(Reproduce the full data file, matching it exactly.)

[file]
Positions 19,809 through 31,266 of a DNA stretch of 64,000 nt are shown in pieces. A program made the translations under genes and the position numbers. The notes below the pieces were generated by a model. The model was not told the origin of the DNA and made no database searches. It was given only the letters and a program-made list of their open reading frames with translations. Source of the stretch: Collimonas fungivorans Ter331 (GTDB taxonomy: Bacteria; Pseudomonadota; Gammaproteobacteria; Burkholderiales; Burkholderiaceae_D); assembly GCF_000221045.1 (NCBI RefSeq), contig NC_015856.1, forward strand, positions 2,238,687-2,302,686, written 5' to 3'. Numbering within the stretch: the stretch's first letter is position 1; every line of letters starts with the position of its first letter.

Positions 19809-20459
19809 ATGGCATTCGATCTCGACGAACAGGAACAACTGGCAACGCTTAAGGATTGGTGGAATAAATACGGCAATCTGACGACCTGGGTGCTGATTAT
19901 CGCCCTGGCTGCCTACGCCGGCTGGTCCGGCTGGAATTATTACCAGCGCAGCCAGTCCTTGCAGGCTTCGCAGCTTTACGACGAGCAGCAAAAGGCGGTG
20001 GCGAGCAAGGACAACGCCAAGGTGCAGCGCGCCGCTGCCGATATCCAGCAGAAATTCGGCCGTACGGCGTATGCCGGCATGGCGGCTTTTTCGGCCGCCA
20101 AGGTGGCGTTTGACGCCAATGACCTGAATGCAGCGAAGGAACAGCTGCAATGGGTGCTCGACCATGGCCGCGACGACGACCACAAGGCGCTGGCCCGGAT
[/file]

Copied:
Positions 19,809 through 31,266 of a DNA stretch of 64,000 nt are shown in pieces. A program made the translations under genes and the position numbers. The notes below the pieces were generated by a model. The model was not told the origin of the DNA and made no database searches. It was given only the letters and a program-made list of their open reading frames with translations. Source of the stretch: Collimonas fungivorans Ter331 (GTDB taxonomy: Bacteria; Pseudomonadota; Gammaproteobacteria; Burkholderiales; Burkholderiaceae_D); assembly GCF_000221045.1 (NCBI RefSeq), contig NC_015856.1, forward strand, positions 2,238,687-2,302,686, written 5' to 3'. Numbering within the stretch: the stretch's first letter is position 1; every line of letters starts with the position of its first letter.

Positions 19809-20459
19809 ATGGCATTCGATCTCGACGAACAGGAACAACTGGCAACGCTTAAGGATTGGTGGAATAAATACGGCAATCTGACGACCTGGGTGCTGATTAT
19901 CGCCCTGGCTGCCTACGCCGGCTGGTCCGGCTGGAATTATTACCAGCGCAGCCAGTCCTTGCAGGCTTCGCAGCTTTACGACGAGCAGCAAAAGGCGGTG
20001 GCGAGCAAGGACAACGCCAAGGTGCAGCGCGCCGCTGCCGATATCCAGCAGAAATTCGGCCGTACGGCGTATGCCGGCATGGCGGCTTTTTCGGCCGCCA
20101 AGGTGGCGTTTGACGCCAATGACCTGAATGCAGCGAAGGAACAGCTGCAATGGGTGCTCGACCATGGCCGCGACGACGACCACAAGGCGCTGGCCCGGAT